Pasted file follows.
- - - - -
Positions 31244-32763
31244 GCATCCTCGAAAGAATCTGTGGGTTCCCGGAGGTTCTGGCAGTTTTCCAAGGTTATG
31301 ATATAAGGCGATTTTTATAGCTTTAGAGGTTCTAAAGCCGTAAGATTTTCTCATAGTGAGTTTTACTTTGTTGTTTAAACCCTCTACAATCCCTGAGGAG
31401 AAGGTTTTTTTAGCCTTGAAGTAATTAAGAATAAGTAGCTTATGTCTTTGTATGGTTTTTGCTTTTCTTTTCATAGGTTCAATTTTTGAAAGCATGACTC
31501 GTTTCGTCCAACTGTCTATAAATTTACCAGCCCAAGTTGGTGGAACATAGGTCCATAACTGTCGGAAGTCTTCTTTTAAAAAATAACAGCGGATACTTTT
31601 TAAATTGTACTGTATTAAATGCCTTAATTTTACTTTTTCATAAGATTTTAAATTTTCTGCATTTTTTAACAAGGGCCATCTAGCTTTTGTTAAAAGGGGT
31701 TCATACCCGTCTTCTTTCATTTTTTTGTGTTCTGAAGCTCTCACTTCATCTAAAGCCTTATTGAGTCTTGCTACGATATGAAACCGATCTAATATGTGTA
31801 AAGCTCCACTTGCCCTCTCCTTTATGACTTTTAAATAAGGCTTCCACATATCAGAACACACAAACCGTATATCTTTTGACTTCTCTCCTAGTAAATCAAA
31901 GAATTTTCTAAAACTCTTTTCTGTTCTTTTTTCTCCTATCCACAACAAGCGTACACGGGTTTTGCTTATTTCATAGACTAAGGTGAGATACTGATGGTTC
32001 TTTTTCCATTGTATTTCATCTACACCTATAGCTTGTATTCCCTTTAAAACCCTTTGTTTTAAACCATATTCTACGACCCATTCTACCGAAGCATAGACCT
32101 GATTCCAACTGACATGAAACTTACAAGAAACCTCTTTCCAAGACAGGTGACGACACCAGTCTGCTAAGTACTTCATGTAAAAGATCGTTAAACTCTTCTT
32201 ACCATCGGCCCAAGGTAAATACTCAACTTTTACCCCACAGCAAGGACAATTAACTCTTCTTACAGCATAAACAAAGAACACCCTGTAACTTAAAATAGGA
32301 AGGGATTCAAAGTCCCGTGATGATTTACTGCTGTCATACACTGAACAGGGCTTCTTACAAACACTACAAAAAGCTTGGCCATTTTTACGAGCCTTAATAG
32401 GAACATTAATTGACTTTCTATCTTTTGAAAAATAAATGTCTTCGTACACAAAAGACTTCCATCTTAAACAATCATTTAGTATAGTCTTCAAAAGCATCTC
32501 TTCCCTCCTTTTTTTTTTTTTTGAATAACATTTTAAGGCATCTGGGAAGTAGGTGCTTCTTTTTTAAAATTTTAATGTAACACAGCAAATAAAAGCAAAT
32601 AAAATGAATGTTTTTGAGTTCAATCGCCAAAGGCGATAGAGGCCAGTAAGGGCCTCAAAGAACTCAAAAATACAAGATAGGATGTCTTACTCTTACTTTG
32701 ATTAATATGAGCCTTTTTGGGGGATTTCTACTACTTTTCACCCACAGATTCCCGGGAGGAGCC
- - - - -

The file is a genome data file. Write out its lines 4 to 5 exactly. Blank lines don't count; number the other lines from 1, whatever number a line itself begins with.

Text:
31401 AAGGTTTTTTTAGCCTTGAAGTAATTAAGAATAAGTAGCTTATGTCTTTGTATGGTTTTTGCTTTTCTTTTCATAGGTTCAATTTTTGAAAGCATGACTC
31501 GTTTCGTCCAACTGTCTATAAATTTACCAGCCCAAGTTGGTGGAACATAGGTCCATAACTGTCGGAAGTCTTCTTTTAAAAAATAACAGCGGATACTTTT